In 1889, Davenport hired the first “police matron” — Annie E. Davis — to oversee a house of detention for girls and women. She was the first woman to fill that role and possibly the first such matron in Iowa.
In 1893, Cedar Rapids followed suit, hiring Pauline Placek — sometimes spelled Placak — as the city’s first police matron to care for female prisoners.
A native of the central Bohemian region of the Czech Republic, Placek arrived with her parents in Cleveland, Ohio, in 1866, when she was 15 months old. The family prospered in Cleveland, and Pauline had a business of her own when she decided to move to Cedar Rapids in 1892 to take charge of the Young Women’s Christian Union.
Placek hosted lectures and talks on Tuesday evenings, sometimes attended by as many as 45 women.
home at police station
Her caring and teaching of the young women caught the attention of prominent Cedar Rapids women, including Mrs. C.D. Van Vechten and Mrs. J.D. Mateer, who petitioned the City Council to hire her as police matron.
Marshal A.R. West provided Placek with a star-shaped badge that identified her as the city’s police matron and immediately had several women assigned to her care.
Placek’s job came with a policeman’s salary — $45 per month, paid partly or wholly by charitable societies. She was required to live in an apartment at the police station and be on call day and night, though she was allowed to leave the station one hour each day for lunch. She needed special permission from the marshal to leave the station for church or any other reason.
Her duties included caring for lost children and destitute women and girls in need of a place to stay for the night. Female vagrants, criminals and mental patients were placed under her care.
Placek held the job for a more than a year before the City Council decided it couldn’t afford a separate place for women apart from the police station. Placek felt that she couldn’t adequately help women who were detained in the city jail and resigned in June 1895 to return to Cleveland.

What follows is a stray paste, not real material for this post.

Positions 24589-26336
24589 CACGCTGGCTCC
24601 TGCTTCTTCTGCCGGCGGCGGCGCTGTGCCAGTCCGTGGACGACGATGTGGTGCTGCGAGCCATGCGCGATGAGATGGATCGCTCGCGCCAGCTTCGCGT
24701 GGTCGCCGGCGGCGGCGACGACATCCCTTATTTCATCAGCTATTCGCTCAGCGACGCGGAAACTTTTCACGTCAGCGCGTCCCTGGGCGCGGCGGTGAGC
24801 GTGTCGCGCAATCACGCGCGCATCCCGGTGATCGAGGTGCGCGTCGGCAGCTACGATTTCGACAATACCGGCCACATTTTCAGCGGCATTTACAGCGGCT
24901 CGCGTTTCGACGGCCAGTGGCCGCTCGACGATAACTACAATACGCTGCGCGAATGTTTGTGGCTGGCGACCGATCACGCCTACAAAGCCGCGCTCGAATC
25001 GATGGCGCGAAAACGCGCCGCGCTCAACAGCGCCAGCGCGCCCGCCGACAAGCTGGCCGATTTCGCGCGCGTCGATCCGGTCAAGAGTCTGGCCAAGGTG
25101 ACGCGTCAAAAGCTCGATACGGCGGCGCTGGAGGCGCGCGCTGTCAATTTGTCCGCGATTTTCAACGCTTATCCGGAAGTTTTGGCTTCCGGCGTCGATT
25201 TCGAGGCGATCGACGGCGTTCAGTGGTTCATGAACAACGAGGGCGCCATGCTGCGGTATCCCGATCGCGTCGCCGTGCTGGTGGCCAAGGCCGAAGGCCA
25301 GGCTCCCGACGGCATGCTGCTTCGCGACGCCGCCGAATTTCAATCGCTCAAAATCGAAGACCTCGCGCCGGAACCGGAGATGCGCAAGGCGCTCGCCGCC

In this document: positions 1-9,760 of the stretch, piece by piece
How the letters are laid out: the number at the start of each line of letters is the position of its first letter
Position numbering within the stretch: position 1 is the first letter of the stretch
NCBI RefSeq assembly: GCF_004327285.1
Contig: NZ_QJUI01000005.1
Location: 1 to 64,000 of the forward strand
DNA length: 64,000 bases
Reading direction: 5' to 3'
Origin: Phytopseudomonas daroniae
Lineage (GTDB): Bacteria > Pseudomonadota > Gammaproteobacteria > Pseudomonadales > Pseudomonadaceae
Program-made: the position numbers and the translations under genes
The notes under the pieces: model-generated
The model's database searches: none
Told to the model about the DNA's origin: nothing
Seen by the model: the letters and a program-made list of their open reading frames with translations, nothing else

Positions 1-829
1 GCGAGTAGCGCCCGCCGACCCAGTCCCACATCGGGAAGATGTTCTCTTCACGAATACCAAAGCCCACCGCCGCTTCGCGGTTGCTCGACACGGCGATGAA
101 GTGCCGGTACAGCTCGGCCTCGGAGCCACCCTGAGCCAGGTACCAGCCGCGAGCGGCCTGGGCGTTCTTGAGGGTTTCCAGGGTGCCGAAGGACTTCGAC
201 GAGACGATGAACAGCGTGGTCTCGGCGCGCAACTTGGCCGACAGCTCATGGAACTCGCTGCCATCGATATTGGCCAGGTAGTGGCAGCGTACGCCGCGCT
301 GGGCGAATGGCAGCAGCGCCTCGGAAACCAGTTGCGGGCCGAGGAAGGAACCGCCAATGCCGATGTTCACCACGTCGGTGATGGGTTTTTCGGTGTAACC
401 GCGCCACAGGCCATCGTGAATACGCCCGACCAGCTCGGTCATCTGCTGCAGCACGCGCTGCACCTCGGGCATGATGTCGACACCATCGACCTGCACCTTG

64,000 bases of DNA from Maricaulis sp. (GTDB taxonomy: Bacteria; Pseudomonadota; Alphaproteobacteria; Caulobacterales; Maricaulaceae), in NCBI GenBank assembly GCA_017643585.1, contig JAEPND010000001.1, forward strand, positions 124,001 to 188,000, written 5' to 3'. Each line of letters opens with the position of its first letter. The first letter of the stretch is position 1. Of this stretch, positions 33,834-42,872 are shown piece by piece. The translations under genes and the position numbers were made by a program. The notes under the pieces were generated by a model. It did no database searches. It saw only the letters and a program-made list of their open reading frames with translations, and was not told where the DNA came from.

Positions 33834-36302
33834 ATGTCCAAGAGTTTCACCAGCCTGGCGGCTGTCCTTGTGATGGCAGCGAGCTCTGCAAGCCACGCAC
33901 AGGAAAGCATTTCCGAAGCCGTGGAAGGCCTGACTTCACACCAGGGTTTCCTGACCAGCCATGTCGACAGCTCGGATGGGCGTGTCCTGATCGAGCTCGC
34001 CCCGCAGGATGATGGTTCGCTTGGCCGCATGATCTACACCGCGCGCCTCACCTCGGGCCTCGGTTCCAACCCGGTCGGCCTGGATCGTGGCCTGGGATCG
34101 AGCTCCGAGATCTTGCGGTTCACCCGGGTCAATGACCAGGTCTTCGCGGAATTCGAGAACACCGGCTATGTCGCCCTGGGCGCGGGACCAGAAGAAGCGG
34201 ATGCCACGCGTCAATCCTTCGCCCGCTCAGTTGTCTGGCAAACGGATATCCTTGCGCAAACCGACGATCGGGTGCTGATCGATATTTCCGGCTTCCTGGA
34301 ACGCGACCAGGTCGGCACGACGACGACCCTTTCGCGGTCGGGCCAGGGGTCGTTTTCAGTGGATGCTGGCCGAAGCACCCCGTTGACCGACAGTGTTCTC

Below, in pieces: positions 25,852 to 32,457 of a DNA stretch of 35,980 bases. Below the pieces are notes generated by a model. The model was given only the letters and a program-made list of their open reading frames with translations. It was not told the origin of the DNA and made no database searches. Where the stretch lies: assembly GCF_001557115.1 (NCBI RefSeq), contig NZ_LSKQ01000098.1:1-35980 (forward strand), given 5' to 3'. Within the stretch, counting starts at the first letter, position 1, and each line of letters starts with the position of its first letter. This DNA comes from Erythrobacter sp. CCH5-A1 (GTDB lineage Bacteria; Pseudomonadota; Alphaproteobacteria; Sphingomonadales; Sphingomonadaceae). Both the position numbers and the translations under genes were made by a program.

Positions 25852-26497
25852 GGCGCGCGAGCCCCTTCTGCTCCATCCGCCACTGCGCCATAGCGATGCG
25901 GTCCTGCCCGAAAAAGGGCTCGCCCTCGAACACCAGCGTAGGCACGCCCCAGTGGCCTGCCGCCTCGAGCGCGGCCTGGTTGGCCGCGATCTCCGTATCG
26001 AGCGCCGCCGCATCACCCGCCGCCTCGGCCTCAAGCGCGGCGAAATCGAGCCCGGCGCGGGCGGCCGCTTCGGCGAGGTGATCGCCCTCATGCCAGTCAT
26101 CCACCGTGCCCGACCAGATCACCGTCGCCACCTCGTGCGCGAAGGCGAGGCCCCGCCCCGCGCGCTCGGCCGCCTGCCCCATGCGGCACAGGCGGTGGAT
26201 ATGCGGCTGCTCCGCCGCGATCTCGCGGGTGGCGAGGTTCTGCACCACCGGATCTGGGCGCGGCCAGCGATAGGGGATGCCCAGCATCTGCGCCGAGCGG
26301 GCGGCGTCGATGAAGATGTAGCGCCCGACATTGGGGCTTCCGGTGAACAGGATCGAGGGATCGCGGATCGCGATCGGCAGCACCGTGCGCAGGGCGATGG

Her successor, Anna Splechal, moved into new quarters above the police station.
In October 1895, the Home for the Friendless Girls opened, and Placek — “remembered for her kindness of heart and good judgment as well,” according to The Evening Gazette — was persuaded to return to Cedar Rapids and become matron of the home. The home was temporarily set up in a house between Third and Fourth avenues on Third Street SE before moving to 511 Seventh St. SE.
In four months, Placek had helped a dozen women and girls. She provided temporary shelter to those who wanted to return home and helped others find work if they wanted to stay.
“None who knock at the door of this home are refused,” an 1896 Gazette story said. “Miss Placek’s noble mind and heart are centered in her earnest wish to uplift and be of use to other women.”
At the end of five months, the home had helped almost 40 women and girls.
‘place for everybody’
Placek told The Gazette, “Every woman that comes to us is sent just where she needs to go — if able to work, to a place of employment; if ill, she is cared for; if unskilled and not prepared for work, then in order to help her, we must help such a girl for a few days, furnish them with necessary working clothes and then find some good woman who is willing to teach a poor motherless girl how to work to earn a living.
“We do not hesitate to say that although we do not always succeed as we would like, yet a very small percent of girls that come to the Home ever float back.
“There is a place for everybody, and someone for every place. We are trying to help these women find places.”
Placek helped secure the annual conference of the Iowa Charities and Correction Society for Cedar Rapids in 1900, when I.H. Shaver of Cedar Rapids was elected the group’s president,
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It’s unlikely she was able to attend. The Gazette on June 15, 1899, announced that Placek — who was by then in her mid-30s — had returned to Cleveland for “a much needed rest.” No further mention of her could be found in the Cedar Rapids or Cleveland papers.
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